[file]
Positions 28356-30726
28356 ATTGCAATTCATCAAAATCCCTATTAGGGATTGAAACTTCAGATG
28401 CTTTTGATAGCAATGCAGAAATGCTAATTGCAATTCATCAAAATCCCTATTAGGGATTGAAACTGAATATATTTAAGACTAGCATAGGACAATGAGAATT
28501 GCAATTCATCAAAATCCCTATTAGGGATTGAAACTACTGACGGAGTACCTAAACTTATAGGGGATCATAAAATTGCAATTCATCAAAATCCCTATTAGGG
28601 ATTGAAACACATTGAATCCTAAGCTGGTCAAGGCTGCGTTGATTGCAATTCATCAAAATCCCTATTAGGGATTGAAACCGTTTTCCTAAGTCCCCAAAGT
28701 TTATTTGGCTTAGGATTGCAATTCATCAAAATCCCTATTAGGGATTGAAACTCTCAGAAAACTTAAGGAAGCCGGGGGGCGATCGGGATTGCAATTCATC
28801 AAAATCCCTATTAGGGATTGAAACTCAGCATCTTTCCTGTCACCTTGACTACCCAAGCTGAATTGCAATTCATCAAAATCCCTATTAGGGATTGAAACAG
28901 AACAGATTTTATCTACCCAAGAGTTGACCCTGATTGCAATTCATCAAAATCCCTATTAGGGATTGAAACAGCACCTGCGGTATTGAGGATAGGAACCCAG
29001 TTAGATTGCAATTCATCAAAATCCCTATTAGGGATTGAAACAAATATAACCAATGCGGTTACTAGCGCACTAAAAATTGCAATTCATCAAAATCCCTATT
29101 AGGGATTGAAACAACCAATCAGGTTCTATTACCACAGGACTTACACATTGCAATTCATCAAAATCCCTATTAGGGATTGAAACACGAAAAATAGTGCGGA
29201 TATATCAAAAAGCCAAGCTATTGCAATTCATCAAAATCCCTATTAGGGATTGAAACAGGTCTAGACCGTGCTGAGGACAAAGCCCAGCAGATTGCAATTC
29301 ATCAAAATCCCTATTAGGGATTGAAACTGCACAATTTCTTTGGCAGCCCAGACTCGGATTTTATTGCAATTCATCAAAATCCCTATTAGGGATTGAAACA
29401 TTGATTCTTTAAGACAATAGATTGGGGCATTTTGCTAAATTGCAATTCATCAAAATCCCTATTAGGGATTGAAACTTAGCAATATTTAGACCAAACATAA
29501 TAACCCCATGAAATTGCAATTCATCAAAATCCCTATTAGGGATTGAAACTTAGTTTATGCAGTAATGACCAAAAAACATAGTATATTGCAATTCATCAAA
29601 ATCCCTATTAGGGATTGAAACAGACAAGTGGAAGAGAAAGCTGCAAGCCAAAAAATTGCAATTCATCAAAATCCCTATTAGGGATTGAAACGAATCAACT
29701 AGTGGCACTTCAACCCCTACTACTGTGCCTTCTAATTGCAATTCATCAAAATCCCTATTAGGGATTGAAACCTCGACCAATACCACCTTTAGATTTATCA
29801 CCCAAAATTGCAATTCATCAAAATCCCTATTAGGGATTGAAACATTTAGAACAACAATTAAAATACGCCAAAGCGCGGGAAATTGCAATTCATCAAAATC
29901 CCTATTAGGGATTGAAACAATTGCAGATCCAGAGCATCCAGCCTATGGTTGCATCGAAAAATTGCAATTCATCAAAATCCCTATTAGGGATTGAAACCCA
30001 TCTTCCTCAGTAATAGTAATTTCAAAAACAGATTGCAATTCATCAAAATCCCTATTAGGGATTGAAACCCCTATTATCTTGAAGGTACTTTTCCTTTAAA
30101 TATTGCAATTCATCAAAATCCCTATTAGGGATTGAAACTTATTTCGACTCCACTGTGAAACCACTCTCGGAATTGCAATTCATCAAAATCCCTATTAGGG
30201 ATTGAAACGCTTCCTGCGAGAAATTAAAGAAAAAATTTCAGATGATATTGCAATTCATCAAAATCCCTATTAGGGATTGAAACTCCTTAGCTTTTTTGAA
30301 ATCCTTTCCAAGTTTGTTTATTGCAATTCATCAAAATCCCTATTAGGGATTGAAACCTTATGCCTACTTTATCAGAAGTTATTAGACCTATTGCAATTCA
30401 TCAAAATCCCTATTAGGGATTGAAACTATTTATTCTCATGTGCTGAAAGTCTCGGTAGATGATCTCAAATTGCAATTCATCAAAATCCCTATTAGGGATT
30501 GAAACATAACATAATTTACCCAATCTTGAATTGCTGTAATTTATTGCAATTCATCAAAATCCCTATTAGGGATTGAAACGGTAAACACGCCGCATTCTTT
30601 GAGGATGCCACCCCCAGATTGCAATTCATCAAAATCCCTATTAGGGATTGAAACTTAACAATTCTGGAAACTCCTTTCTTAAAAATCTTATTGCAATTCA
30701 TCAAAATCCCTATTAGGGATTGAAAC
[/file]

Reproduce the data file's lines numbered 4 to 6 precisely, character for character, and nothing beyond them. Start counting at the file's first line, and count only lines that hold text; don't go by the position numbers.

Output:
28501 GCAATTCATCAAAATCCCTATTAGGGATTGAAACTACTGACGGAGTACCTAAACTTATAGGGGATCATAAAATTGCAATTCATCAAAATCCCTATTAGGG
28601 ATTGAAACACATTGAATCCTAAGCTGGTCAAGGCTGCGTTGATTGCAATTCATCAAAATCCCTATTAGGGATTGAAACCGTTTTCCTAAGTCCCCAAAGT
28701 TTATTTGGCTTAGGATTGCAATTCATCAAAATCCCTATTAGGGATTGAAACTCTCAGAAAACTTAAGGAAGCCGGGGGGCGATCGGGATTGCAATTCATC